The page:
“It’s kind of a lame attempt to smear her,” Palmater told CTV’s Power Play on Monday.

“Even though they found that there were some transactions that didn’t have the proper paperwork, that in of itself isn’t corruption. That’s called underfunding of staff, professional development and training,” she added.

Palmater said each First Nation has to prepare about 168 reports on its finances and governance every year, “which is quite onerous.”

She also noted that Indian Affairs has approved every audit of Attawapiskat First Nation in the past.

But a former chief of staff to ex-prime minister Brian Mulroney, Norman Spector, said there is no question that “something is amiss” with Attawapiskat’s finances.

Attawapiskat declared a state of emergency in November 2011 as many families in the community, located near James Bay, headed into winter with crowded, un-insulated, and mould-infested homes.

Shortly after, Ottawa appointed a third-party manager to handle Attawapiskat’s finances, a move that the community of roughly 2,000 staunchly resisted. The manager was pulled from the Attawapiskat in April 2012, with Aboriginal Affairs indicating there had been progress made in reserve management.

Federal Court would later rule that the appointment of a third-party management was “unreasonable in all circumstances.” The court said it found no evidence that Attawapiskat spent its money incorrectly.

Before assigning a third-party manager to the reserve, it was Aboriginal Affairs Minister John Duncan who had suggested that “there are a lot of things that don’t add up” in Attawapiskat’s books.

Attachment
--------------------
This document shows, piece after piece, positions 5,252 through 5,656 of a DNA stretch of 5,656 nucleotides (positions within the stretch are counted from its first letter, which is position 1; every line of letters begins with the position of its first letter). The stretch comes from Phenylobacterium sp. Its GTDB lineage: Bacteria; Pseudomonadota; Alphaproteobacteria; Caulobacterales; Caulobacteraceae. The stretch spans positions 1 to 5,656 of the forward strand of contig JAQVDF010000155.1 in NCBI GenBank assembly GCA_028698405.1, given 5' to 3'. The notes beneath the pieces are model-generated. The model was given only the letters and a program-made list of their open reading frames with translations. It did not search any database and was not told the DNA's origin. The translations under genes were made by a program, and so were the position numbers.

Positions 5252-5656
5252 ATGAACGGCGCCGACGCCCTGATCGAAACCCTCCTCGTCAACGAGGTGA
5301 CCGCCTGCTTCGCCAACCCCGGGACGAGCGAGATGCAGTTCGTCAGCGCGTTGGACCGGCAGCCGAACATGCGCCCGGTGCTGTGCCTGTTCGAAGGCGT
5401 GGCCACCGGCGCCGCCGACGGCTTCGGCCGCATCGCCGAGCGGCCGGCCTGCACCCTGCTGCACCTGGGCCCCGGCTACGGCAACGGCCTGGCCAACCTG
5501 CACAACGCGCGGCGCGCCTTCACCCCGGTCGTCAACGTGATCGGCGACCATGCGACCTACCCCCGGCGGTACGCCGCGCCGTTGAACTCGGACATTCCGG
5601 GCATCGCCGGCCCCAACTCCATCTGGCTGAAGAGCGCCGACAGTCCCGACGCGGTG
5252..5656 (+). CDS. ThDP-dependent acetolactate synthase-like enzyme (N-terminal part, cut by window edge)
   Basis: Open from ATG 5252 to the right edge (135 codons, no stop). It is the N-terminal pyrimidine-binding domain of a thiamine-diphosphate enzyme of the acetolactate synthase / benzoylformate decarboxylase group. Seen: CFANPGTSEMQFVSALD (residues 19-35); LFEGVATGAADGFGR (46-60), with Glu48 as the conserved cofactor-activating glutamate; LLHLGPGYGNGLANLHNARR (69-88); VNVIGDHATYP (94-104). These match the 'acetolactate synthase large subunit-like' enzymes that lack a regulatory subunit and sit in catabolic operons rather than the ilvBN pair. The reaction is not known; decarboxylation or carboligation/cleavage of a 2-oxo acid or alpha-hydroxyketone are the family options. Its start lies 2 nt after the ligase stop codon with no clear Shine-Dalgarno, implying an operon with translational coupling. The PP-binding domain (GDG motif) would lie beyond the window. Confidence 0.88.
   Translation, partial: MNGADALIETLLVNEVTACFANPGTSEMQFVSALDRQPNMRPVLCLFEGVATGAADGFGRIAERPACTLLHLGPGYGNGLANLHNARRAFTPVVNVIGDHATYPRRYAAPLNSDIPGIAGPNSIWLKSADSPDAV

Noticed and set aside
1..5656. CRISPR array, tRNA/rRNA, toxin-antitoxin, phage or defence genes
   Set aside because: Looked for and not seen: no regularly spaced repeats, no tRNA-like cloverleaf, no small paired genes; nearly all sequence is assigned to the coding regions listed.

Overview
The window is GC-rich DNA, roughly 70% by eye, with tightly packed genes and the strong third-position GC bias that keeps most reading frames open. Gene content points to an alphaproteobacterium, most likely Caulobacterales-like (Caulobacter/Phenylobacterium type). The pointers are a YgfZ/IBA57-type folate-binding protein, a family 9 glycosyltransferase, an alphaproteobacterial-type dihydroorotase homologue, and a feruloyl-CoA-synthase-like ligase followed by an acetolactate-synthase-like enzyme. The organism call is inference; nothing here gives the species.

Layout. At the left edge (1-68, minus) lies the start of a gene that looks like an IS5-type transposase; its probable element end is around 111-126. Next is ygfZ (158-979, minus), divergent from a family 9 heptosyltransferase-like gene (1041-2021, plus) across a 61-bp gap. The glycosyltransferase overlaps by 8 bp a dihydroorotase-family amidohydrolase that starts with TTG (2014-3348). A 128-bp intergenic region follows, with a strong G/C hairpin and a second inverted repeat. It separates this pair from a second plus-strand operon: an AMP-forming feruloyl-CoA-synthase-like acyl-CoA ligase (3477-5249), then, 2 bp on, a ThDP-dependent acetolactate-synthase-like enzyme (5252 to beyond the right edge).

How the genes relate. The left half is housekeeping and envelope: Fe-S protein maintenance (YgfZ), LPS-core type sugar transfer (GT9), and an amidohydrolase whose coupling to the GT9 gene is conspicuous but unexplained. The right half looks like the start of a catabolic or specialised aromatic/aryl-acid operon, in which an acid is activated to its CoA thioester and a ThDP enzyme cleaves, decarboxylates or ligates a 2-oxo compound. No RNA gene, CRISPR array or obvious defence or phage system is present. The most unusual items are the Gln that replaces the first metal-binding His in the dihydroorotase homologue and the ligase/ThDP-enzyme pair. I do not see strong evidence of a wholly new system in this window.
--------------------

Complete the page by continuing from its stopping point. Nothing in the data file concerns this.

More than 10 years ago, Attawapiskat First Nation was placed under co-management, a form of intervention intended to improve the community’s financial situation.

Harper to meet with FN leaders

Attention, in the meantime, is fixed on an upcoming meeting between Harper and First Nations leaders -- spurred by ongoing Idle No More demonstrations.

First Nations leaderssay any discussions must take place with an eye to changing legislation, particularly the federal government’s second omnibus budget bill.

Bill C-45 includes changes to the Indian Act, Navigation Protection Act and Environmental Assessment Act which impact reserve lands and waterways. Those changes were the impetus for the Idle No More movement, which was started last October by four Saskatchewan women who were concerned about what the legislation would mean for First Nations groups.

In a statement, Harper had indicated that his Jan. 11 meeting with First Nations leaders would be a follow-up to the Crown-First Nations Gathering last year. During the meet, the two sides discussed strengthening relations and governance but there were no tangible changes made.

Duncan is expected to join Harper during the Friday meeting, while the attending First Nations delegates will be coordinated by the Assembly of First Nations.

Spence intends to continue her hunger strike until the Friday meeting.

Her fast -- along with flash mobs, demonstrations and road and rail blockades -- has helped draw attention to the movement.

With a report from CTV’s Ottawa Bureau Chief Robert Fife and files from The Canadian Press